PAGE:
Setting Up a Writing Group: Really Useful Links by Lucy O’Callaghan

Writing.ie | Resources | Essential Guides | Links for Writers
Lucy O'Callaghan

Lucy O’Callaghan

Writing can be a solitary experience, but it doesn’t have to be. Finding or setting up a group for writers can be a way to share your experiences, share your work, receive feedback, learn to critique, and hone your craft. I have put together some articles and YouTube videos with advice on setting up a writer’s group that I hope you will find helpful.

  1. 6 Writing Group Best Practices: How to Lead a Successful Writers Group – Writer’s Digest (writersdigest.com)

This article from Writer’s Digest shares 6 best practices to consider when starting and leading a writer’s group. Limiting your group size is a good idea as people will become comfortable with one another and there will be time to allow everyone the time to share and critique. When making decisions about the group, go with the majority rules. It won’t always suit everyone but this way, it suits most. Sharing work and feedback, and accepting feedback is part of the group. Build trust and rapport and remember you are in a safe space. Commit yourself to the group. You’ll only get out what you put in.

  1. How To Successfully Start Your Own Writers Group (writersrelief.com)

This short article is straight to the point. Advertise, choose a meeting site and time, and ask people to commit to this. There’s no point in having members that only show up once every three months. Consider sending work to be assigned at least four days before the meeting. Having meeting guidelines can help people engage and participate, and having an agenda can keep people on track. Be prepared to continually evaluate and renew how the group is working.

  1. 11 Tips For Starting A Creating Writing Group That Works For You & Your Fellow Writers (bustle.com)

Bustle tells us that while writing can be a solitary activity, being part of a writer’s community can be a great way to motivate yourself, give and receive support from other writers, and receive feedback on your own work. Every writing group is different so take these tips as suggestions. Have open discussions about how the writer’s group is going to function, and be realistic about time commitments, it’s better to meet once a month and have more people commit than have only a couple of people show up for a weekly meeting. Depending on the group size, decide if it’s feasible to critique everyone’s work at each meeting. Maybe discussing just two writers wrote works better. This article also suggests meeting up in non-writing situations too, this helps to build the bonds between you. Consider having meetings where you write together, whether it’s doing prompts or just your own thing.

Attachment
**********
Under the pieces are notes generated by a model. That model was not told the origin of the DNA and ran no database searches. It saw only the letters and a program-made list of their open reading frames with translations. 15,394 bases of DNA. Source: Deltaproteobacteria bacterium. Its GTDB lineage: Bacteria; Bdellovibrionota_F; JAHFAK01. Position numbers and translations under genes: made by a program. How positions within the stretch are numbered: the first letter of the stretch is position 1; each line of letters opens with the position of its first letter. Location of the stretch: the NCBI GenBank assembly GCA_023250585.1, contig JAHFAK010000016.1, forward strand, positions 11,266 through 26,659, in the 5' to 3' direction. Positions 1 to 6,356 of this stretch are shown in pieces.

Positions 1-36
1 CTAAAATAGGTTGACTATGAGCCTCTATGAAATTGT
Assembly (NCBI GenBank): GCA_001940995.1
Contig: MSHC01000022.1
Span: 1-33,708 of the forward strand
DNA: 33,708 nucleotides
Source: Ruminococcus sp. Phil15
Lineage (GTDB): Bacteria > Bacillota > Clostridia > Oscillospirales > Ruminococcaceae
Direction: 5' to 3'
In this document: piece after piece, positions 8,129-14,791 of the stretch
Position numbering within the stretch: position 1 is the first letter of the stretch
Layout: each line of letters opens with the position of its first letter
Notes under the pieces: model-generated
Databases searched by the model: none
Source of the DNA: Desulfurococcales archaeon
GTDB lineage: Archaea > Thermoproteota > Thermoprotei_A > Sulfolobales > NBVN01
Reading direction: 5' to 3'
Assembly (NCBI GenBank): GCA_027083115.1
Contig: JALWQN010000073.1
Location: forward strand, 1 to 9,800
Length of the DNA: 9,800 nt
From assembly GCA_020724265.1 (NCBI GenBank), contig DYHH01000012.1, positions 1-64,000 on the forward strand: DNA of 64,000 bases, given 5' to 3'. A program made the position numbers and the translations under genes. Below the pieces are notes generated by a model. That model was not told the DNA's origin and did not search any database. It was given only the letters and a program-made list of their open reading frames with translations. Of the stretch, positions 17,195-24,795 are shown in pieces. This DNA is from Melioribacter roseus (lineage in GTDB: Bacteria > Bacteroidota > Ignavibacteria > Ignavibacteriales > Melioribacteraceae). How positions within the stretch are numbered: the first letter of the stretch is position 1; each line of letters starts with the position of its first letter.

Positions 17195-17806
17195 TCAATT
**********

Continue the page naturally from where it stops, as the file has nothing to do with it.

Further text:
1. The 4 Hidden Dangers of Writing Groups | Jane Friedman

This article takes a slightly different angle and warns of the 4 hidden dangers of writing groups. But it also offers fixes! Sometimes people critiquing don’t tell the truth – only give praise and vague criticism that isn’t very actionable. This can be dangerous as writers may plow on creating fundamentally flawed work. Speaking the truth yet with kindness is much more productive for the writer to learn and improve their craft. Sometimes struggling writers aren’t the best judges of struggling writing. This article offers a way to offer truly candid feedback following four questions. Failure is part of the writing process and sometimes writing groups tend to exclusively celebrate forward progress. It’s important to talk about and acknowledge failure too.